Plans for controversial 122 bedroom hotel in the Shudehill area of Manchester’s Northern Quarter have been rejected by Manchester City Council’s planning committee.

The thirteen storey building, the committee members were told would see the loss of some of the character of the area’s buildings historical status and and may change the character of Shudehill were discussed at Manchester council’s planning committee

A local resident Ben Reid said he was not adverse to the development, but was utterly disillusioned with the height of the building in an  area which has no buildings over seven storeys high and added that thescale of development reflected monetary values and not those of architectural development.

He decscribed it as being out of context and detrimental to the character of the Northern Quarter and added that it block out much of the natural light that floods into the area while the hotel itself he said, would add to the already numerous traffic problems.

In reply, Philip Doyle director of the architects said that the design by Zoku, an Amsterdam based company was consulted upon, and said that changes had been made including the top floor being set back and change.

He added that a relatively small number of residents had objected but believed that the application had covered those concerns.

As for the architecture he said that the Shudehill part of the site is broken and while he accepted that the Northern Quarter is quirky, the area where this hotel would be built was at the moment not, “indeed it is a broken down building.”

Speaking against the proposal City Centre Cllr Joan Davis described the resubmission as being scarily quickly returned after it had been rejected at the last planning committee.

“The applicant has described the site as bit of a mess”, she said, “ but what would be suitable would be a building that maintained the current height, what is being proposed is a nice run of buildings with a massive cliff at the end.”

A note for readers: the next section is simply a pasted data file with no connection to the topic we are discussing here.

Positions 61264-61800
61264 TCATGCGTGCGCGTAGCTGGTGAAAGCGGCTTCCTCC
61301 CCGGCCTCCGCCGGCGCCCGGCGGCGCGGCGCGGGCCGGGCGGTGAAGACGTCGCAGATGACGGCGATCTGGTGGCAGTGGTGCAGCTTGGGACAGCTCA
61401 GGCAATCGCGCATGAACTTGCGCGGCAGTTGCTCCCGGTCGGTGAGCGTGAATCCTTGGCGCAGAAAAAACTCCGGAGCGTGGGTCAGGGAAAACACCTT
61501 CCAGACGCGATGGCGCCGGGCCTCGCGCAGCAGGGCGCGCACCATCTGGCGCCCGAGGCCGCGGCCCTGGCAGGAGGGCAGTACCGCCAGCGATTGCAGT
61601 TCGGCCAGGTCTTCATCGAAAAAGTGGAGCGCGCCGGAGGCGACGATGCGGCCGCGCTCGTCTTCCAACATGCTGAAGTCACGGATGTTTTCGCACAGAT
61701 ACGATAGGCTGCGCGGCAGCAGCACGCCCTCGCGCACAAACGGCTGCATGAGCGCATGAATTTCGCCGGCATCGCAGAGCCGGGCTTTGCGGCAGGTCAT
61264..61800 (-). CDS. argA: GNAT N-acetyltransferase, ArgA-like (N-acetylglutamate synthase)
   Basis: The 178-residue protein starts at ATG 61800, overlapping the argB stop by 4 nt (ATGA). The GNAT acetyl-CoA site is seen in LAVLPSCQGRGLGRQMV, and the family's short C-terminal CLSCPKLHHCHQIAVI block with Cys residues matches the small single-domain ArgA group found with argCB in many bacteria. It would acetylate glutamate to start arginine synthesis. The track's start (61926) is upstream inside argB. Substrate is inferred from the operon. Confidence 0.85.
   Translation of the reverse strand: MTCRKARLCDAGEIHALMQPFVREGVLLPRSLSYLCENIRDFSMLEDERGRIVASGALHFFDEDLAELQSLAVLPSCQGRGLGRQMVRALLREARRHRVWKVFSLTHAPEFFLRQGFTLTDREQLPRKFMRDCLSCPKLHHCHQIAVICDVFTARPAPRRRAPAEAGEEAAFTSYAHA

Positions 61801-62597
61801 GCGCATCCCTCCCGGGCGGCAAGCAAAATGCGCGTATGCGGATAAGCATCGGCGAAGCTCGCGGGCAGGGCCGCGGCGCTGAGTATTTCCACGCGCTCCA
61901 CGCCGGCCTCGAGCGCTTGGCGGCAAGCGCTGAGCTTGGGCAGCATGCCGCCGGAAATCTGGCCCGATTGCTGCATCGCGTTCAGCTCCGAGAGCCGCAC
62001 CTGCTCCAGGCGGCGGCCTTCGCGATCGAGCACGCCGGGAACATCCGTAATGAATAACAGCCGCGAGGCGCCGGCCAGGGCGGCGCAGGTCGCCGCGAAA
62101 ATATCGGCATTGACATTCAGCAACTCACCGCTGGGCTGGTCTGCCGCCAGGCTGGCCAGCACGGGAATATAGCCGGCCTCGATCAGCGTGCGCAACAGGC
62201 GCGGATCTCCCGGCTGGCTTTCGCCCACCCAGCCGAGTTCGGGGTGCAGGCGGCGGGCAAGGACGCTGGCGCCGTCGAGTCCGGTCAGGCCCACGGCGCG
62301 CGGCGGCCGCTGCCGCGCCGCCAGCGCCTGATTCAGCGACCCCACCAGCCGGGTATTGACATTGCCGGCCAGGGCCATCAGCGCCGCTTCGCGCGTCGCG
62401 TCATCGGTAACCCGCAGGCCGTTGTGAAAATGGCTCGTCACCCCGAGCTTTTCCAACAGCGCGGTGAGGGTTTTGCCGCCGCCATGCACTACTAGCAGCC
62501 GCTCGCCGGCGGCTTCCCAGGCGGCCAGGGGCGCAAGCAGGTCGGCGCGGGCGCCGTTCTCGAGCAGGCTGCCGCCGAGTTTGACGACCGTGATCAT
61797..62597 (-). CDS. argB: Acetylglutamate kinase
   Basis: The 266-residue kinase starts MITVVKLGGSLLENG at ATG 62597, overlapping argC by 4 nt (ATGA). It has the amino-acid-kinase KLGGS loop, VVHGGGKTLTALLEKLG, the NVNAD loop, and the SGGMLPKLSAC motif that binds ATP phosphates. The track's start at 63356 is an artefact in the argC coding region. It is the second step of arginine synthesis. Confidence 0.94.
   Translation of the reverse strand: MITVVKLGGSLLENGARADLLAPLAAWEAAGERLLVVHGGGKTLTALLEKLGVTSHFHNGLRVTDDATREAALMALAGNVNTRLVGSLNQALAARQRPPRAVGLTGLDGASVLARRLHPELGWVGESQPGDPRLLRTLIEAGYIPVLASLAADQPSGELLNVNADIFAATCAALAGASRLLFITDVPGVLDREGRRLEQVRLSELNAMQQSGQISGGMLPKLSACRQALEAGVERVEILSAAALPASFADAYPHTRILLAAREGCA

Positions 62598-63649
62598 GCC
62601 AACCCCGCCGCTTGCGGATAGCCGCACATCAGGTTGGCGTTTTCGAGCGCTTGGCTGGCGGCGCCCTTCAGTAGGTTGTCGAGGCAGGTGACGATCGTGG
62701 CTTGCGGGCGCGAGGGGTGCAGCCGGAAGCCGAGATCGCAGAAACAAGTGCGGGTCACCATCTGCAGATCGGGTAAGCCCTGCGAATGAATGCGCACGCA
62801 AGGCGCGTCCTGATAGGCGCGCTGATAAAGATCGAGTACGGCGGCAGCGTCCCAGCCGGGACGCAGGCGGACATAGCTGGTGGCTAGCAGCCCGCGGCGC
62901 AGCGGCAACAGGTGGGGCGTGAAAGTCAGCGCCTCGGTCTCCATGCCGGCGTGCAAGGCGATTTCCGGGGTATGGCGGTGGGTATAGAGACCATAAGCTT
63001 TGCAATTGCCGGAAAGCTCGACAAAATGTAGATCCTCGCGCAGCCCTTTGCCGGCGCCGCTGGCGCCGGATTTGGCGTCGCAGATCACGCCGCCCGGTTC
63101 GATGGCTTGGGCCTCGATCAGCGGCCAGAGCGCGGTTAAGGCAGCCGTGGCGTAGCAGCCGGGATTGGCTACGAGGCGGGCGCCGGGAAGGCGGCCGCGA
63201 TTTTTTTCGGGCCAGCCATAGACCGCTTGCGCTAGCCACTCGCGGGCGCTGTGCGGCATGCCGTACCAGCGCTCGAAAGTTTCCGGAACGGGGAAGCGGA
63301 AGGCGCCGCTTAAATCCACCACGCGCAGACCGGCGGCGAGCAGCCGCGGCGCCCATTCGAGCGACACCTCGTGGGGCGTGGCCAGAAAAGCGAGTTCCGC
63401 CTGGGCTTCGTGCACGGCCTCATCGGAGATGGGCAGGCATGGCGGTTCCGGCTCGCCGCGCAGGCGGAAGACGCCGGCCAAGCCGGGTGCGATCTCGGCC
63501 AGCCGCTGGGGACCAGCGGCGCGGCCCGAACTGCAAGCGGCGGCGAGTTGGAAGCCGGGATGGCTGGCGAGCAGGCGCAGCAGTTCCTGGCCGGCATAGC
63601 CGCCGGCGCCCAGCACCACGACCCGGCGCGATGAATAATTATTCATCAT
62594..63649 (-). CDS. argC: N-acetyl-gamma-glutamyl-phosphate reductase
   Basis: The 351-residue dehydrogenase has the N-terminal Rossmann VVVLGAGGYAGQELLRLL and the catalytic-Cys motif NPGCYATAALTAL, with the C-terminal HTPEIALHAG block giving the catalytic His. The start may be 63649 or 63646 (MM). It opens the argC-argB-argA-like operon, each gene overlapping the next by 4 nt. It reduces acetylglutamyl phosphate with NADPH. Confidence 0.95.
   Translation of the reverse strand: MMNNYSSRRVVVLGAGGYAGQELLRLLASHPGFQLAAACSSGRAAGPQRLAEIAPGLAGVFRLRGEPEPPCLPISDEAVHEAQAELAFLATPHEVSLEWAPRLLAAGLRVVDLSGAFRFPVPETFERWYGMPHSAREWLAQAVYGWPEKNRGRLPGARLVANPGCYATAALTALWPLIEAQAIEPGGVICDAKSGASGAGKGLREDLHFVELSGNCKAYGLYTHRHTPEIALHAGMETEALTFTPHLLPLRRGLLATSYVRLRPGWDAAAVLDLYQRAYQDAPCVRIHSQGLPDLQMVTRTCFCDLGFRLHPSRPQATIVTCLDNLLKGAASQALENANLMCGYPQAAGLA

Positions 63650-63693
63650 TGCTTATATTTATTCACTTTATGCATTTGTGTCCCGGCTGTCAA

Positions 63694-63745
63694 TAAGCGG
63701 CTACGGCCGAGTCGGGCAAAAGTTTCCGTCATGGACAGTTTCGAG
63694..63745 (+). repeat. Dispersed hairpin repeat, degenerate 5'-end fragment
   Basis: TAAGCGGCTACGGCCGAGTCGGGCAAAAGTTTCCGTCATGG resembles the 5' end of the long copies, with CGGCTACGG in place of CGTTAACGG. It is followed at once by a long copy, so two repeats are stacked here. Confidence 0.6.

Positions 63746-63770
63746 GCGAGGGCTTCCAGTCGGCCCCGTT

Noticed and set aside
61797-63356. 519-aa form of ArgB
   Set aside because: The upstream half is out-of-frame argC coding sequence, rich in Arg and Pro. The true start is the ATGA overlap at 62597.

She also pointed out that that only two thirds of the land is currently in private hands and rejected the argument.

Also speaking against the proposals, Cllr Basil Curley said that having heard all the arguments he was convinced that a thirteen storey building would have a detrimental effect on the historical ethos of the area and asked that the building should be reduced to eight storey’s high and formerly proposed that the application be rejected on the basis of height.

The committee asked for the proposals to be revised and returned to the next meeting of the council planning committee.

City Centre campaigner Loz Kaye said :

“Today’s decision is thanks to the hard work of residents finally forcing action. But this is not the end of process, and the Northern Quarter is still under threat.

The controversy around the Zoku Tower has exposed real weakness in the council’s approach to one of our city’s best loved districts. It’s now time for the Labour party to take responsibility for their lack of leadership.

We need a coherent vision for all of the centre of the city, and a process that respects residents instead of forcing them to fight for every last corner or blade of grass.”


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